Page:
His critics, who are now dancing on his professional grave, will shrug off that last paragraph as total garbage.

I guess that’s what his critics do with every empirically justifiable “opinion”. There’s no surprise for me in this – except that Vijay Melon is now “othering” himself from other, but not less stupid, leftists.

They will say Cherry is an anachronism who has done untold harm to Canada’s reputation.

I can assure you, with Germany ranking #7 on the (ice) hockey world ranking list, nobody would have given a fuck if he called for a genocide, except maybe your stupid southern neighbors, who are too stupid to realize that, and maybe the Russians, who don’t exactly like you, anyway. Well, the Swedes and the Finnish would probably have a heart attack, too, if you hadn’t fired him, but they’re currently too busy being raped by immigrants not respecting the state forces.

They will call him terrible names.

No, they won’t. They’ll use the very limited vocabulary they have: “*ist, Hitler, -phobe”, maybe “dinosaur” and something with “past”. The more important point is: He – which is what makes me really respect him – doesn’t give a fuck.

His critics are dead wrong. Cherry made a horrendous mistake on Saturday night. I’m not disputing that his poppy commentary was disgusting.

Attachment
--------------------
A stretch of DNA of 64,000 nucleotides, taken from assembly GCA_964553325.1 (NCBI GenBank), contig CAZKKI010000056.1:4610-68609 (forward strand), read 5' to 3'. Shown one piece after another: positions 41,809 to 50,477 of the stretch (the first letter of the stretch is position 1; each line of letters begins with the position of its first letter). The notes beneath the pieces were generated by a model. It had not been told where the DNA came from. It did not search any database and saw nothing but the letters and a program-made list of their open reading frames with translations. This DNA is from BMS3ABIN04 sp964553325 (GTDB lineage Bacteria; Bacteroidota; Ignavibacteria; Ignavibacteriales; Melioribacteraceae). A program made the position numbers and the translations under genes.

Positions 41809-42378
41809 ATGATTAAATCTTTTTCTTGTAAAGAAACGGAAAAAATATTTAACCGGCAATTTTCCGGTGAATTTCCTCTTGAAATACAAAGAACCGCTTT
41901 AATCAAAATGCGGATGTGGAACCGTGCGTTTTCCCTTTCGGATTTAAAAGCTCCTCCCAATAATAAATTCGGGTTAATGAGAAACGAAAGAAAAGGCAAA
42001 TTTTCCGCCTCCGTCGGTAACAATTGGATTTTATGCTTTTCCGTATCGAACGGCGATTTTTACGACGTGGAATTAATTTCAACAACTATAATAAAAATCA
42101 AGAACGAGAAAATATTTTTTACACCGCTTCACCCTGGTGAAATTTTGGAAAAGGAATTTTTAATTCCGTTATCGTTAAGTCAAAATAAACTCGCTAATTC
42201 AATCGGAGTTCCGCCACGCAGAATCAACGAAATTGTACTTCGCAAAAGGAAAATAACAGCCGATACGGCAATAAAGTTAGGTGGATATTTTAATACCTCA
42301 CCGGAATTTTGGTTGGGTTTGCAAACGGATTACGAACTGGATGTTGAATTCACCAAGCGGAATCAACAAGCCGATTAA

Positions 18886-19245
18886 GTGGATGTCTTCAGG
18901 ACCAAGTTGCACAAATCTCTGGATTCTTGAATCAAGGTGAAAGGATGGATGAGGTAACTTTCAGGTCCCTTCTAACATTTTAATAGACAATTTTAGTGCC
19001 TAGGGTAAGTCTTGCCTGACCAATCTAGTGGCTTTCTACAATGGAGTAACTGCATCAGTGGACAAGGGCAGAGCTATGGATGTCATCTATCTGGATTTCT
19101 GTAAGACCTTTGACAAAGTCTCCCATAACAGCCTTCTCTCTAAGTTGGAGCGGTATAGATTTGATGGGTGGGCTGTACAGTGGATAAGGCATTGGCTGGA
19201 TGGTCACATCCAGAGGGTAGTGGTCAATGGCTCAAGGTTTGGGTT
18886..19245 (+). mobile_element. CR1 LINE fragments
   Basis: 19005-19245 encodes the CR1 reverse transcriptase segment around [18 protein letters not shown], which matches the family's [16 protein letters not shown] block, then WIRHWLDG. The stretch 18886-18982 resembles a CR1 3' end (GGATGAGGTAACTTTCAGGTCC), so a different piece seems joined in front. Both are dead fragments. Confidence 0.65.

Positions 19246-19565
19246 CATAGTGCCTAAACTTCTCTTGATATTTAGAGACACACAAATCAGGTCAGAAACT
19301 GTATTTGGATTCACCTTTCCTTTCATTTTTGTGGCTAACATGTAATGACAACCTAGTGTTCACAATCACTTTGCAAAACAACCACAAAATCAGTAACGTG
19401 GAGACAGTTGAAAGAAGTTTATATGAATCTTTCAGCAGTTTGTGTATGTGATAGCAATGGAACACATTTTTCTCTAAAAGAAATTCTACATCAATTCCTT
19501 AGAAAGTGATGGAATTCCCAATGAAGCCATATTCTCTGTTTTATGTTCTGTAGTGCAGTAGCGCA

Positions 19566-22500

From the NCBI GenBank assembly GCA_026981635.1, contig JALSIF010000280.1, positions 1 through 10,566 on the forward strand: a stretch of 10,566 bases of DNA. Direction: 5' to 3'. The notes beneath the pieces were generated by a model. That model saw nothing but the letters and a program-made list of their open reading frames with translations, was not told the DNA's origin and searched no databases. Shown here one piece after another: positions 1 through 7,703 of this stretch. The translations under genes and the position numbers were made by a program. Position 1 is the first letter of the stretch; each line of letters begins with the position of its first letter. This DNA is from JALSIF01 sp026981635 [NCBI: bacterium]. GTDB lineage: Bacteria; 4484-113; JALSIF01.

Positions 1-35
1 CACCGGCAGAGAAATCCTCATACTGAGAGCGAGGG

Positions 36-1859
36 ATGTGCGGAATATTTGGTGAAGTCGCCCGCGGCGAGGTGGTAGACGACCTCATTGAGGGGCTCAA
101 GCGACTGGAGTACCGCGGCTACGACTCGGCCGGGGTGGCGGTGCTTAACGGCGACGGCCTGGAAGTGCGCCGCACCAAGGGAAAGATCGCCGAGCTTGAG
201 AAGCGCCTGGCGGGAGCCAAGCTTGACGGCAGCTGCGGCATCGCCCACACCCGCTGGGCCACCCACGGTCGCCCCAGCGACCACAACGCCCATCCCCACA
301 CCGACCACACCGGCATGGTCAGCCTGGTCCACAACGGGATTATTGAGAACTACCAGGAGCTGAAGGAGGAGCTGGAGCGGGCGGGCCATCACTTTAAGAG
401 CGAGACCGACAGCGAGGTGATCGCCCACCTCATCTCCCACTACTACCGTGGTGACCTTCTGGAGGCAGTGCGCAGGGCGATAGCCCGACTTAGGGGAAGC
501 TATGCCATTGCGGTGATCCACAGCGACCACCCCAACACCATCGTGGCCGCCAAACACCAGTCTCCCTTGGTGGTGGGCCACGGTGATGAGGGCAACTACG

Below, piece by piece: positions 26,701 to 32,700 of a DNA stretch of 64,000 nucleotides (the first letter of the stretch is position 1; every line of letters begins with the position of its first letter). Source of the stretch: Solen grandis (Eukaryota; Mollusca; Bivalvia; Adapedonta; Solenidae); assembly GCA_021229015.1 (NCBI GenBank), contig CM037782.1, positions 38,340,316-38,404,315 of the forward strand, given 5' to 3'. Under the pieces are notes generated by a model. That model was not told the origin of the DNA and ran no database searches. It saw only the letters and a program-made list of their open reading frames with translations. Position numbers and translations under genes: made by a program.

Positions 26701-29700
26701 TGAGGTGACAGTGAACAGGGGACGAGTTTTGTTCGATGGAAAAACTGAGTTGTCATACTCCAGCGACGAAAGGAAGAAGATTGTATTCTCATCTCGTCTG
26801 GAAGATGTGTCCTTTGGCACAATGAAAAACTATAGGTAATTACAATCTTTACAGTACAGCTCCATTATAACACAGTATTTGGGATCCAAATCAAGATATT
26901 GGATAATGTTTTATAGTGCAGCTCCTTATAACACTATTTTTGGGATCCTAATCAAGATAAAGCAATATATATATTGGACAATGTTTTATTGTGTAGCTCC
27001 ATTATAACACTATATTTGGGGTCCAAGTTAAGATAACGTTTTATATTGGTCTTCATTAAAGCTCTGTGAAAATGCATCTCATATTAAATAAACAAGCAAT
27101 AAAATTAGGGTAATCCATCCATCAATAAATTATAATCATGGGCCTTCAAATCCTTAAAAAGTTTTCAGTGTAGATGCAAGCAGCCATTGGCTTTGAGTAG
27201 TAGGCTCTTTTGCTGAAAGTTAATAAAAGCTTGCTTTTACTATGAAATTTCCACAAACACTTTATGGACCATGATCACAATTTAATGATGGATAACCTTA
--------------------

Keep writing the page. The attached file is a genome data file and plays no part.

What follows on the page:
(1) I think Don did something terribly wrong. (2) I also think Don’s critics are dead wrong. Conclusion: (3) I don’t really think about if what I’m writing contradicts itself in a single paragraph. Also, (4), I’m a bigot.

I’m also not sure how Canada gains by burying a national treasure and, perhaps inadvertently, turning him into cause célèbre that will inspire future jackasses.

Oh, Canadians seem too busy honoring their military (or not) for having time for learning about history, which only reasonable people like Don “Grapes” Cherry do. Or Jordan Peterson. So, short history from Germany: Calling Hitler horrendous, disgusting, even putting him in jail – totally worked for the opposition parties.

No, I’m not comparing Don Cherry to Hitler. I’m, of course, comparing the people who fired him to the Nazis; that’s what the Nazis did with the Jews after they came to power – getting people out of business for their “wrong” beliefs.